The not-as-legitimate-as-Winter-Meetings-but-still-more-interesting-than-awards GM Meetings are going on this week, and some reporters have tweeted updates on the Yankees' plans following just their second meaningless October in 19 seasons.
Tuesday morning brought news from the GM meetings front on free agent catcher Brian McCann, as one GM talked to Boston WEEI writer Rob Bradford about him:
The Red Sox like McCann, but are hesitant to extend to the kind of years another team might offer. When asked about the 29-year-old late Monday night, one general manager flat-out said, "He’s going to end up with the Yankees." And there you have the prevailing opinion around baseball. New York needs that type of player, they have plenty of money to spend and they likely will get at least one draft pick back (from Curtis Granderson, Robinson Cano or Hiroki Kuroda) to off-set the pick potentially lost when inking McCann.
McCann is, of course, the best catcher on the market and given the abomination that crouched behind the plate for the majority of last year, it makes sense that the Yankees would be highly interested in him. McCann is still relatively young for baseball at age 30, but catching for the bulk of 1,046 games already over nine years certainly takes its toll. He missed the first month of the 2013 season due to recovery from minor shoulder surgery in October 2012, and he threw out 24% of baserunners, a mark below league-average (28%). McCann is a 117 wRC+ hitter for his career, but he also had a subpar 87 wRC+ season as recently as 2012. While that figure would be far better than what the Yankees received from catchers in 2013, the Yankees also weren't paying over $10 million for that production.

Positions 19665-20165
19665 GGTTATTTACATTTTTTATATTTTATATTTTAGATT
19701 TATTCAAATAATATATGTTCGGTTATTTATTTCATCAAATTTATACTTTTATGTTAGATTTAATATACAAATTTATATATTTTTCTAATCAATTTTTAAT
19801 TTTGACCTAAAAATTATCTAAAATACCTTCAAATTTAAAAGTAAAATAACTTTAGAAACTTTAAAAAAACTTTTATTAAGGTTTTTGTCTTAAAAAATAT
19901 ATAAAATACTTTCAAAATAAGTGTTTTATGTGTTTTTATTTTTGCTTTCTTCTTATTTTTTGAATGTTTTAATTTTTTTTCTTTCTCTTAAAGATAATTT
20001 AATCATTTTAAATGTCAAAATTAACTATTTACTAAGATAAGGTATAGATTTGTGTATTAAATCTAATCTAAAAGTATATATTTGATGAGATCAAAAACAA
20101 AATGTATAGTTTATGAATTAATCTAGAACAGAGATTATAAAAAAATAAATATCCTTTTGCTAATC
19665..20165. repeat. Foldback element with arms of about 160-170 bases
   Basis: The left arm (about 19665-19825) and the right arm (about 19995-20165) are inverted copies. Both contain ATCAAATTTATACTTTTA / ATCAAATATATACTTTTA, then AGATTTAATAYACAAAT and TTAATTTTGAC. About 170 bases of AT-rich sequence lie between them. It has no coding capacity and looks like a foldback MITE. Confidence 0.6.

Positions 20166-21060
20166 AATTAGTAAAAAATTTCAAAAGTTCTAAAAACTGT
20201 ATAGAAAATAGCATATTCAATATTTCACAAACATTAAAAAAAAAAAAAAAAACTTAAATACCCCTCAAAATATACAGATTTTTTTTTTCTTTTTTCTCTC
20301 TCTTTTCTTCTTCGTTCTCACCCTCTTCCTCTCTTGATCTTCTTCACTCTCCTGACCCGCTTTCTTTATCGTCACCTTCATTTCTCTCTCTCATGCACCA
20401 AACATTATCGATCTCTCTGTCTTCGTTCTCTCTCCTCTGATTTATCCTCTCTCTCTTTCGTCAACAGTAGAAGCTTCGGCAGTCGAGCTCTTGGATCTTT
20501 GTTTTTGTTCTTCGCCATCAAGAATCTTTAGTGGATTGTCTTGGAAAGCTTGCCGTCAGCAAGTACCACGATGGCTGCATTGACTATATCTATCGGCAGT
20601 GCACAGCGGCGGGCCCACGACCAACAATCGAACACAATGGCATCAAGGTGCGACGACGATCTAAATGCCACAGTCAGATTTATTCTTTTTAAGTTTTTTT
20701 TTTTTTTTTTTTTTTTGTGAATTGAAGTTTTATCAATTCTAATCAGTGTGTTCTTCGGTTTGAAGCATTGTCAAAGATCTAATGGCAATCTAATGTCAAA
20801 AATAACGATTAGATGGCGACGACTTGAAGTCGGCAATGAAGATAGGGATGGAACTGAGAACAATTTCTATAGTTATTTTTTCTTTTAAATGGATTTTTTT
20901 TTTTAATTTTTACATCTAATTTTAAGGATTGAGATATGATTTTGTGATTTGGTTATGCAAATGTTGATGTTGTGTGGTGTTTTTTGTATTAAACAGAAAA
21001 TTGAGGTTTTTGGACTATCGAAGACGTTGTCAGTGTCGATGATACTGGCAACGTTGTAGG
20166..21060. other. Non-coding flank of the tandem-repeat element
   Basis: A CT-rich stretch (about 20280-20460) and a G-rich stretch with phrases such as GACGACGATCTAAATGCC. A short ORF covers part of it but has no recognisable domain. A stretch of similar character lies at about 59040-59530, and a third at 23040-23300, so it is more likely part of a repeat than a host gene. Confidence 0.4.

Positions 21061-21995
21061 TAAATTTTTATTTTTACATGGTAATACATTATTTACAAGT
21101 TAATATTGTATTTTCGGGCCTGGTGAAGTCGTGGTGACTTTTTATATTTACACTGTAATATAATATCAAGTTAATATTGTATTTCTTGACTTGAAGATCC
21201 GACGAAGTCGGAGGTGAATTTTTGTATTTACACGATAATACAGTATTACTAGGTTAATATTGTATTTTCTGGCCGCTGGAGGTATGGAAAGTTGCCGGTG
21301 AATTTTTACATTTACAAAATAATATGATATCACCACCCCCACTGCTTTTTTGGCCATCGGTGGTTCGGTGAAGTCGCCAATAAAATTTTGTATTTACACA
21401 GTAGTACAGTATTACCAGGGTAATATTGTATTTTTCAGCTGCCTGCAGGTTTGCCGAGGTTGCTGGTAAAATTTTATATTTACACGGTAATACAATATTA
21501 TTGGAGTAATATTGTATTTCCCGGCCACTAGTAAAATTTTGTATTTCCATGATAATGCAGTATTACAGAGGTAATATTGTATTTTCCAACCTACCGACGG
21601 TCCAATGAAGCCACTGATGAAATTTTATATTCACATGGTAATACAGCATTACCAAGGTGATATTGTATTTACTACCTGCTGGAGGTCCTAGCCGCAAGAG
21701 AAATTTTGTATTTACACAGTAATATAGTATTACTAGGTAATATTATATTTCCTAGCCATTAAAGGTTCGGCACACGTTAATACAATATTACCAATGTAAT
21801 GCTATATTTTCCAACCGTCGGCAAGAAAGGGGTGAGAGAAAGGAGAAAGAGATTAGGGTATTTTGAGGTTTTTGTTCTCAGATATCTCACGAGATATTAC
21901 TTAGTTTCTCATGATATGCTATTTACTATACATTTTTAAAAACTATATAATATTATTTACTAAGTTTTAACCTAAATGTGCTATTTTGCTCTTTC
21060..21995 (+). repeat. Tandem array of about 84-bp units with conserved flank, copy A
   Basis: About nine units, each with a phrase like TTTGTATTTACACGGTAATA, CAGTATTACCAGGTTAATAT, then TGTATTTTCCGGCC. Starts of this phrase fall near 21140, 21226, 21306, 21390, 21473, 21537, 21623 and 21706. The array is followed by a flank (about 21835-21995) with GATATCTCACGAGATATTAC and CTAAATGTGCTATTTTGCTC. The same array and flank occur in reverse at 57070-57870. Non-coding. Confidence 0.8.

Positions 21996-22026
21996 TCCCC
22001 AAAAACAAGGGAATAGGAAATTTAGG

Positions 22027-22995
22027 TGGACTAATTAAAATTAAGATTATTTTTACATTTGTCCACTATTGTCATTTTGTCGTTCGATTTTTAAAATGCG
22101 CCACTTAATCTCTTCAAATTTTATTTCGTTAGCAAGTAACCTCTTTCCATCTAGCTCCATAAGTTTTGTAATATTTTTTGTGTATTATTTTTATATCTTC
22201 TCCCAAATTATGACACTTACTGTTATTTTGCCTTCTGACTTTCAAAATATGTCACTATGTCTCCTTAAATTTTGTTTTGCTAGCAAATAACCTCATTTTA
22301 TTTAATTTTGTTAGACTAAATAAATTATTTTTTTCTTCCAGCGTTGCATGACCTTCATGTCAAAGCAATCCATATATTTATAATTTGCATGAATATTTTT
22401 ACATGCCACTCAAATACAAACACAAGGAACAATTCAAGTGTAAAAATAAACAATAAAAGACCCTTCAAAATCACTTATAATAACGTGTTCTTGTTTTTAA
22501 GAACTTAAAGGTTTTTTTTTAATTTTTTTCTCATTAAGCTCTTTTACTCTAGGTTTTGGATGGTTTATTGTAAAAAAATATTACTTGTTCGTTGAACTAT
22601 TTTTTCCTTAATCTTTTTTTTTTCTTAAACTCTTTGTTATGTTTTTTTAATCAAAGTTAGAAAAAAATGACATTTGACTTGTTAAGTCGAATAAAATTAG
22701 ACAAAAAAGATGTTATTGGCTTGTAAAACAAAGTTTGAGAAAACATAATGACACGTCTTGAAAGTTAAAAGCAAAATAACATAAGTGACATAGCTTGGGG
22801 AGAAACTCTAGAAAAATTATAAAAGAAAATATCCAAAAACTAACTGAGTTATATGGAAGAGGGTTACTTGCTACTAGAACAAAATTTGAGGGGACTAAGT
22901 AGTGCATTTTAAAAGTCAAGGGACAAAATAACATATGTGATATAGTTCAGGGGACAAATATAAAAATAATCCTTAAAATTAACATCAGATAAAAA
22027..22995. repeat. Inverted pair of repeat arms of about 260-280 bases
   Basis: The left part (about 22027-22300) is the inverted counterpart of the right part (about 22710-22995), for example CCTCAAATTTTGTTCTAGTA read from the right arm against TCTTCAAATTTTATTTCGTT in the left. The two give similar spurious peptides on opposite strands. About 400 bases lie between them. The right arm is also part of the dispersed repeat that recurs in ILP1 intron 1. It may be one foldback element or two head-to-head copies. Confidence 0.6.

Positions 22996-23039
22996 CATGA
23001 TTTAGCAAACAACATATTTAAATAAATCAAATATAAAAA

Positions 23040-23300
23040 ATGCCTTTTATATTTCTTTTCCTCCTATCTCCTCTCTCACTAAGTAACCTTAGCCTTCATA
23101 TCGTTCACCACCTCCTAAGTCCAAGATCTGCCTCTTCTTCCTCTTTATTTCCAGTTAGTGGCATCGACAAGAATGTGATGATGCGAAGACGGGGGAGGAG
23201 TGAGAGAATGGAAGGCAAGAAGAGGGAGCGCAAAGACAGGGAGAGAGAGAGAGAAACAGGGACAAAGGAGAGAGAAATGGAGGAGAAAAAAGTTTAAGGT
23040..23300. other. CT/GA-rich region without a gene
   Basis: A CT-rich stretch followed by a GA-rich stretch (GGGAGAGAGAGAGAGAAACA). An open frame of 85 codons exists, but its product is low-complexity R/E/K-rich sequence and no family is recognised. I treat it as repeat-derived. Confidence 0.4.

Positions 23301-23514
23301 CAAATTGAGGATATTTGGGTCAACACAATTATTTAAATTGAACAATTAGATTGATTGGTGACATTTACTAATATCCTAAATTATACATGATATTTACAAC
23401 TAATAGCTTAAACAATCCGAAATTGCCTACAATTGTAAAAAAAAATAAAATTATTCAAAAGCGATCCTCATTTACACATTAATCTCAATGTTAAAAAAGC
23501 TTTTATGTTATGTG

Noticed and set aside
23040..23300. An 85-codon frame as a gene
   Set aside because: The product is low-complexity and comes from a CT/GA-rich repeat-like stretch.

McCann's next contract is going to be the biggest catcher contract we've seen in quite some time, one that will easily eclipse the five-year, $75 million extension given by the Cardinals to Yadier Molina prior to 2012. Molina was only half a year younger than McCann is now when he signed that contract, so that deal figures to be the baseline for McCann's free agent contract, which will actually include bidding as well. It's a risky proposition signing catchers to long deals, but at least McCann is not nearly as old as Jorge Posada was when he signed a four-year, $52.4 million deal with the Yankees at age 36. What would be the most you would offer McCann?
In non-Yankees GM meeting news, the Phillies made the first splash of the off-season by signing 36-year-old free agent Marlon Byrd to a two-year, $16 million deal. Byrd was originally drafted by the Phillies back in 1999 and spent his first two full years in the majors with the Phillies in 2003-04 before getting traded to the Nationals for Endy Chavez in May 2005. He bounced around with the Nationals, Rangers, Cubs, and Red Sox, achieving a modicum of success in Texas and an All-Star appearance with the Cubs in 2010. Most remarkable about Byrd is what he was doing just one year prior to receiving a multi-year deal:
Marlon Byrd, unemployed and playing in dirt outfields in Mexico this time last year, is signing for 2/$16m according to @AdamRubinESPN.— Marc Carig (@MarcCarig) November 12, 2013
Byrd didn't sign with the Mets until February, but after agreeing to a minor-league deal with the Mets, he stunned baseball by hitting .285/.330/.518 with 26 doubles, 21 homers, and a 136 wRC+ in 117 games. Although the Mets decided to Mets it up and not trade him for future assets at the deadline, they did send him to the Pirates near the end of August, and he didn't stop hitting. Byrd had a fantastic September in Pittsburgh, as his .843 OPS in 30 games powered the Pirates to the NL Wild Card. In six playoff games, Byrd stayed hot with a .982 OPS, two doubles, and a homer. Now, he is getting his reward for a tremendous comeback year in 2013 with the highest-value contract of his 12-year career. Baseball!
So why is Byrd's deal relevant to the Yankees? Jesse has the answer:
Anyway, I think with Byrd getting two years that guarantees Beltran gets at least three.— jesse (@HIROKnRoll) November 12, 2013
Ding. Carlos Beltran was almost certainly receiving a deal better than the two-year, $26 million pact he got from the Cardinals prior to 2011, and Byrd's deal likely cinched it. If the Yankees want him, then they are almost certainly going to have to offer a three-year deal worth at least $30 million. Byrd didn't have nearly the reputation Beltran did, and he got a fine deal. Beltran has every right to ask for a deal of far more value than Byrd's contract. Would you want the Yankees ending up with a three or four-year deal of around $40 million for a soon-to-be 37-year-old outfielder who can't play defense that well anymore? Eh...